Wednesday, 6 August 2014

Parole Board and victims

On 5th August, it was reported that Geraldine and Peter McGinty - parents of a murder victim - were upset to hear a judge at the Parole Board say that victim statements make no difference to the Board's decisions - BBC News 5th August.

In February this year, the Parole Board issued "Practice Guidance on Duties towards victims", paragraph 25.1.2 of which notes:

'The Parole Board ultimately makes decisions based on the offender’s current risk. In most cases, the
victim is unlikely to have information on this. However, the Victim Personal Statement (VPS) can contribute to a better, more informed hearing, as it may enable more open and robust questioning of the offender about the offence, addressing their offending behaviour, remorse and victim empathy, which are some of the many factors which will help the Parole Board to assess risk.' 

It is well established law that reasons

must be 'proper, adequate and intelligible' and, according to the Court of Appeal in R v Parole Board ex parte Oyston (2000) Independent 17th April, the reasons given must:

'... focus on the question of risk to which their decision is directed ... the Board should identify in broad terms the matters judged by the Board as pointing towards and against a continuing risk of offending and the Board’s reasons for striking the balance as it does. Needless to say the letter should summarise the considerations which have in fact led to the final decision ...'

Hence, where victims (or their families) have supplied statements, it seems clear enough that those statements should be considered and reasons issued by the Board ought to say something of the weight given to them. 

There is a Code of Practice for Victims of Crime issued in October 2013 and the Parole Board has issued a Victims and Families Practice Guide 2014.  The latter document sets out the approach the Board expects its members to take in relation to victim participation to ensure a consistent approach. The guidance reflects the Board’s undertaking to work in the spirit of the Code in order to give victims every opportunity to participate in our hearings, while maintaining our common law duty to provide fair hearings. 

The problem for victims is that they are not actually parties to the case. The Secretary of State is a party and it is via his representatives that victim statements are entered into evidence.  Laws on data protection and confidentiality mean that the victim will not be entitled to see the dossier or a copy of the panel's written reasons. The National Offender Management Service, via the Victim Liaison Officer (VLO) will be responsible for informing the victim of the outcome of the Parole Board hearing.   (See para. 3 here).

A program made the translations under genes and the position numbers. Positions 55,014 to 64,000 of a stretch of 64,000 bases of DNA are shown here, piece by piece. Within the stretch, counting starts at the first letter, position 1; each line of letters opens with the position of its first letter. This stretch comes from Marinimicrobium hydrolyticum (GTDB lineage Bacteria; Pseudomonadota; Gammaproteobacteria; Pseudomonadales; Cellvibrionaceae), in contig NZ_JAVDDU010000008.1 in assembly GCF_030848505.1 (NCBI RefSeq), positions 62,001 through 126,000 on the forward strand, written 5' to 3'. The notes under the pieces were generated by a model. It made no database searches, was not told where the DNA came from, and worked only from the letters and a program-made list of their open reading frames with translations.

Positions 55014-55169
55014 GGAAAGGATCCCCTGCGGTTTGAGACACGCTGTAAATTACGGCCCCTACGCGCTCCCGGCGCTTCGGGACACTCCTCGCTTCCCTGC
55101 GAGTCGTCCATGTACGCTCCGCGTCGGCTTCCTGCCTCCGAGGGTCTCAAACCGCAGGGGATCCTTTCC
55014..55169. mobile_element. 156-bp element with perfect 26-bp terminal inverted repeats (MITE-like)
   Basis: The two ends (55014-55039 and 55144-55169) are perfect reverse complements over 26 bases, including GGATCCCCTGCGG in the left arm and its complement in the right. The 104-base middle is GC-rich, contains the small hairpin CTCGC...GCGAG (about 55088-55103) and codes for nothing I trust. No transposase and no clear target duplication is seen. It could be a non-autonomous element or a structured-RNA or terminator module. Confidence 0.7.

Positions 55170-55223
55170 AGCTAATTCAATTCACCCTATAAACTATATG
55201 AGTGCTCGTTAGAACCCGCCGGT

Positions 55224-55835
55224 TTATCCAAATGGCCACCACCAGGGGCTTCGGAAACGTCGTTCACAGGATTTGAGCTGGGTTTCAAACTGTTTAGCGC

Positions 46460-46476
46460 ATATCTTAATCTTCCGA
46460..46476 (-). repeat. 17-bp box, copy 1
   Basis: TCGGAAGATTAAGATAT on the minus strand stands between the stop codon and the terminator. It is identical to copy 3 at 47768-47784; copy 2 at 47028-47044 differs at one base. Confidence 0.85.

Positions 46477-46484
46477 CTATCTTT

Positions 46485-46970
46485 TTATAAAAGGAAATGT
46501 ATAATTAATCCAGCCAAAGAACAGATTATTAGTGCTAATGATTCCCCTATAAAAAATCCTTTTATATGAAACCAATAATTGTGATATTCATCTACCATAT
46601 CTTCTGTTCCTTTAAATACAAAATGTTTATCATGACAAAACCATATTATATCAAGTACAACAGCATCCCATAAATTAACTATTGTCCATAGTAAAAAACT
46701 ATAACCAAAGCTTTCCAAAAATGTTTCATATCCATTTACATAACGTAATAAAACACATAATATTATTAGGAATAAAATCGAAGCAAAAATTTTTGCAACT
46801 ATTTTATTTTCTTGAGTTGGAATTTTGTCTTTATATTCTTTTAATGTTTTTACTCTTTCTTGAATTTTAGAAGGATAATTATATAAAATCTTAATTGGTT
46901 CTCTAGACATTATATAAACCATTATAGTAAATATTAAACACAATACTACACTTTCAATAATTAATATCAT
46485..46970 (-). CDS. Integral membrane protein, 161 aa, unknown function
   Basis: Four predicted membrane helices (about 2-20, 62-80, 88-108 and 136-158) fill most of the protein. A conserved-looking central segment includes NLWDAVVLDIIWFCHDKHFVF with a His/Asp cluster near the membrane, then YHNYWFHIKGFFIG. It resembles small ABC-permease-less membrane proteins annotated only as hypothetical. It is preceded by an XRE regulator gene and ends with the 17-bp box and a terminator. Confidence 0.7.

Following the decision of the Supreme Court of the UK in Osborn v Parole Board [2013] UKSC 61, the Parole Board has been required to reassess its practice with regard to oral hearings which must now be held in a wider set of circumstances than previously.  On this see Ministry of Justice - Fair for the Future - Delivering on Osborn.  

The Osborn decision was interesting in that the court's decision was based essentially on common law requirements rather than being based merely on the European Convention on Human Rights and the Human Rights Act 1998.  This aspect of the case is discussed by Richard A. Edwards on the UK Human Rights blog 13th October 2013.  

The Parole Board dates from 1968.  Today, it is established under section 239 of the Criminal Justice Act 2003.  It operates as an Executive Non-Departmental Public Body ('ENDPB'). The object of such status is to enable the body to perform administrative activities free from direct governmental control. An ENDPB must, however, have a sponsoring Department, which provides its funding and is concerned to ensure that there is justification for the funding provided and that this is used appropriately by the ENDPB.  It was because of this that the Court of Appeal criticised the lack of independence from the executive of the Board - see R (Brooke) v Parole Board and Secretary of State for Justice [2008] EWCA Civ 29

From July to November 2009, the government consulted on the future of the Parole Board and asked whether the Board should be transformed into a formal court or become a tribunal.   In October 2009, JUSTICE made a valuable contribution to the debate - Justice: A new parole system for England and Wales.  However, the government consultation did not result in any change to the Board's status despite responses indicating that a change along one of those lines was required - e.g. see Judiciary response.


Parole Board Hearings: Law and Practice 3rd Edition

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